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Interstitial Lung Disease
 

Interstitial Lung Disease

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  • Interstitial Lung Disease Interstitial lung disease—sometimes called restrictive lung disease—refers to a group of lung problems. When you have interstitial lung disease, your lungs become inflamed and scarred. You may find it harder to take deep breaths. Or you may have a dry cough and mild chest discomfort. Interstitial lung disease is not asthma, although symptoms like shortness of breath may feel similar. Inside Your Lungs When you breathe, air travels in and out of your lungs through branching airways (bronchioles). Oxygen (O2) and carbon dioxide (CO2) are exchanged in the alveoli. Oxygen passes from the alveoli to the blood vessels through the tissue called interstitium.  The blood vessels then carry oxygen-rich blood to the rest of the body. Carbon dioxide moves back from the blood vessels to the alveoli and is then exhaled. How Lungs Become Damaged Interstitial lung disease develops in steps: First, the alveoli are injured and the lungs become inflamed. Then scarring of the lungs develops. The lungs may become stiff. With enough damage from scarring, oxygen can’t easily move through interstitium. Causes of Interstitial Lung Disease In most cases, interstitial lung disease has no known cause. Some known causes include: Dust from asbestos or silica, gases, fumes, or poisons Chemicals and drugs (chemotherapy or medications) Radiation therapy Lung infections Connective tissue disease (such as scleroderma, systemic lupus, or rheumatoid arthritis) Treatment for Interstitial Lung Disease Interstitial lung disease can’t be cured, but treatment can help you feel better. Treatment may include medication, breathing techniques, exercise, and stress management. In some cases, a lung transplant is an option. Your healthcare team may include: A primary care provider,  such as your family doctor. A pulmonologist,  a specialist in lung problems. A pulmonary nurse specialist  who helps you understand and carry out your treatment. A pulmonary rehabilitation specialist  who helps you gain strength through exercise. A social worker  who helps with your daily needs, family life, and stress.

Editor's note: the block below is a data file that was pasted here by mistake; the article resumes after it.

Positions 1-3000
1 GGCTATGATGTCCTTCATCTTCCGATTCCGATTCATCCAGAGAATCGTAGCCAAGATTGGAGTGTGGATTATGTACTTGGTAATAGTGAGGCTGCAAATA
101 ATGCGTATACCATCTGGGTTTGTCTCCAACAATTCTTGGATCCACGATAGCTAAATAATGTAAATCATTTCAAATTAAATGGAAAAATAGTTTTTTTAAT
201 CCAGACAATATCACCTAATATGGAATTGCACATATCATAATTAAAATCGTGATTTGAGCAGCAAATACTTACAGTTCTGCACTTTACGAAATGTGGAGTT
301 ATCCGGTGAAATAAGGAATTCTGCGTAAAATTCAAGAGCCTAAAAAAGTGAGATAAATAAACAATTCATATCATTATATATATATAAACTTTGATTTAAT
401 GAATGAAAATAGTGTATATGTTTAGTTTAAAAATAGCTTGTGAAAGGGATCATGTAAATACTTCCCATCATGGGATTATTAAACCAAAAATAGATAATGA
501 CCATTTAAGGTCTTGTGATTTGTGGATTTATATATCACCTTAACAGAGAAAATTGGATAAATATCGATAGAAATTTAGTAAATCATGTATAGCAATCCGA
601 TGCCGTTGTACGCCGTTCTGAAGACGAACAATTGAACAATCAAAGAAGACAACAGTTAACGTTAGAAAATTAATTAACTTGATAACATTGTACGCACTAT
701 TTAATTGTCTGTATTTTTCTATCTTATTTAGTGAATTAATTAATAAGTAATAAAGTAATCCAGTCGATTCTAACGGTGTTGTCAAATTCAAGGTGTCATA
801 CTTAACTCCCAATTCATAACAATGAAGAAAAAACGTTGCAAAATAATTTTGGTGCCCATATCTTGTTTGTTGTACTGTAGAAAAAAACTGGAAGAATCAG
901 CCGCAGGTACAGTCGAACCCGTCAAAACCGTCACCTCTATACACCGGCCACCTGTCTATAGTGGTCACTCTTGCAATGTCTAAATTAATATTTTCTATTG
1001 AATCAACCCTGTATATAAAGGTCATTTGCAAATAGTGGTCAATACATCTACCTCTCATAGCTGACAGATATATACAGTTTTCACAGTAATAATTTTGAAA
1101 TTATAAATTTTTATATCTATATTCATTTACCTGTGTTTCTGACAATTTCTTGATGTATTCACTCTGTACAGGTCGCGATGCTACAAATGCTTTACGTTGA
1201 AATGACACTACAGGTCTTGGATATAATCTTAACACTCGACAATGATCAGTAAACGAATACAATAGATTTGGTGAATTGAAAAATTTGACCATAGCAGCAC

Interstitial Lung Disease Interstitial Lung Disease Presentation Transcript

  • Matthew Yambao Antonio Zuniga Katherine Phillips David Daliva
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    • More than 140 different types of disease processes
    • many share a similar etiology
    • Pulmonary inflammation: common etiologic factor.
    • Similar pulmonary anatomic alterations
    • Abnormal tissue repair process: produces excess scar tissue
    • Cavity: a gas containing space surrounded by thick 1mm wall
    • Granuloma: small nodular mass of inflammatory cells (macrophages) which resemble epithelial cells
        • Granuloma formation: inflammatory response to infective and non infective agents
    • Honeycombing: numerous small air-containing cystic spaces with thickened walls composed of dense fibrous tissue
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    • Inflammation & Edema secondary to:
    • Infiltration of WBCs (Leukocytes)
        • Into the alveolar walls and interstitial spaces